The Scottish Ten began its five-year mission to preserve 10 sites – five in Scotland, five abroad – in high-definition 3D last month. Images from the first site to be captured, New Lanark, have just been released.

Once complete, the highly detailed digital models will be used to restore the sites if they are damaged by climate change, disaster or vandalism, as well allowing future generations to virtually wander around sites such as Edinburgh’s New Town or Orkney’s Neolithic heart as they appear in the early 21st century.

The Antonine Wall is the other Scots site on the list. So far only Mount Rushmore in the US has been confirmed as an international site.

But on a trip to Kolkata in West Bengal last week Culture Minister Michael Russell announced the next one would be in the Indian region.

“We would like the second one to be in India, as that fits in with our own priorities as a government,” he said, adding: “Part of this project is to make sure that Scotland is on the map.”

An old Buddhist monastery in West Bengal has been suggested. The site will be confirmed in the next few months.

Negotiations are ongoing for the remaining three: one is believed to be in China, one in South America, and one could be in Iraq.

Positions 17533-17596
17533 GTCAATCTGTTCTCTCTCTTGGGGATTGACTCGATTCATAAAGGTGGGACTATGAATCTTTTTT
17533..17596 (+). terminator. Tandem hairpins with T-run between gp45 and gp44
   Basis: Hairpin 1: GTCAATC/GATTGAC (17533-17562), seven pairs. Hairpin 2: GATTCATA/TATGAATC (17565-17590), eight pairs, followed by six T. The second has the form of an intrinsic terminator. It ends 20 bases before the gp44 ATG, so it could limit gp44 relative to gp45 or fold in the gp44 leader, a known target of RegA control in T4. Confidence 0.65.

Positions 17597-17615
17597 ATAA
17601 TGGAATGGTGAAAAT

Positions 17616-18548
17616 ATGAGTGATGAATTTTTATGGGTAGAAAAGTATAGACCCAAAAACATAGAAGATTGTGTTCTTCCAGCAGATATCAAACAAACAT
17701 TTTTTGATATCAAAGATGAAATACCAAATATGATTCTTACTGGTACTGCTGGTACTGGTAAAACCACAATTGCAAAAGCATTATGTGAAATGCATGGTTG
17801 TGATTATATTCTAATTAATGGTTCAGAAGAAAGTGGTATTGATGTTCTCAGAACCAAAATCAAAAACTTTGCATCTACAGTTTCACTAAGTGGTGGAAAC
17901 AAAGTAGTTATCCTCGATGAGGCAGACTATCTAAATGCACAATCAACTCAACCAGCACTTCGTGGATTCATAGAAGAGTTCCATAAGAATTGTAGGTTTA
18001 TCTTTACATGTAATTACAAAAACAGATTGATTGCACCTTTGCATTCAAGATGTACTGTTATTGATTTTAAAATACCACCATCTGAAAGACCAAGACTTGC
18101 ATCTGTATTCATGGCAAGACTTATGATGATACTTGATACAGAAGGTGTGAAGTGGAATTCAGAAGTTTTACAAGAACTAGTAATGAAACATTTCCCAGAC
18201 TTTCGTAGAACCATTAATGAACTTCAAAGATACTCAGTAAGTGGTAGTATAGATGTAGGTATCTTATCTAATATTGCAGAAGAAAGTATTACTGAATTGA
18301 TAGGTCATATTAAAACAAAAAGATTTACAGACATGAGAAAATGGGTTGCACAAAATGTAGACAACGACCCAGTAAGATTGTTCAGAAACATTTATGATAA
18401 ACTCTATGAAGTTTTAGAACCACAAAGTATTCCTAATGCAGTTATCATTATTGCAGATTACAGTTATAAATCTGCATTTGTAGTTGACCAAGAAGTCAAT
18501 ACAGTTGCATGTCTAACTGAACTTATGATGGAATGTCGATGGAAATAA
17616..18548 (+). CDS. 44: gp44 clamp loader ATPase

The £1.5 million project is being delivered by Historic Scotland, Glasgow School of Art’s Digital Design Studio, and US non-profit organisation CyArk.

David Mitchell, director of Historic Scotland’s technical conservation group, said scanning Edinburgh’s Old and New Towns gives him “sleepless nights”. The process will begin at the end of November and take three years.

When Mitchell made his first trip to Mount Rushmore to scan the granite faces of Washington, Lincoln, Roosevelt and Jefferson, access was so treacherous he ended up in hospital.

“It is basically a cliff-face.” he said. “To create it they had to blast it with dynamite. So you have all the scree and debris below. It’s really unstable.”

Using GSA’s world-class expertise in digital visualisation, The Scottish Ten project means Scotland is leading the field in using digital documentation technology in the heritage sector.

The project takes several pictures at different exposures on 25-megapixel cameras and blends them to get an extreme level of detail. It means details such as the Viking graffiti in Skara Brae, threatened by coastal erosion, will be digitally preserved forever.

The Scottish Ten has three aims, according to Mitchell. The first is to be a straightforward recording exercise, the second is to use it as a showcase for Scotland’s capabilities in the field, and the third is to be a diplomatic tool.

“Site selection is determined by the countries we want to have a relationship with,” said Mitchell. “In some respects we are giving them a gift that will give us a long-term relationship and bring something back.”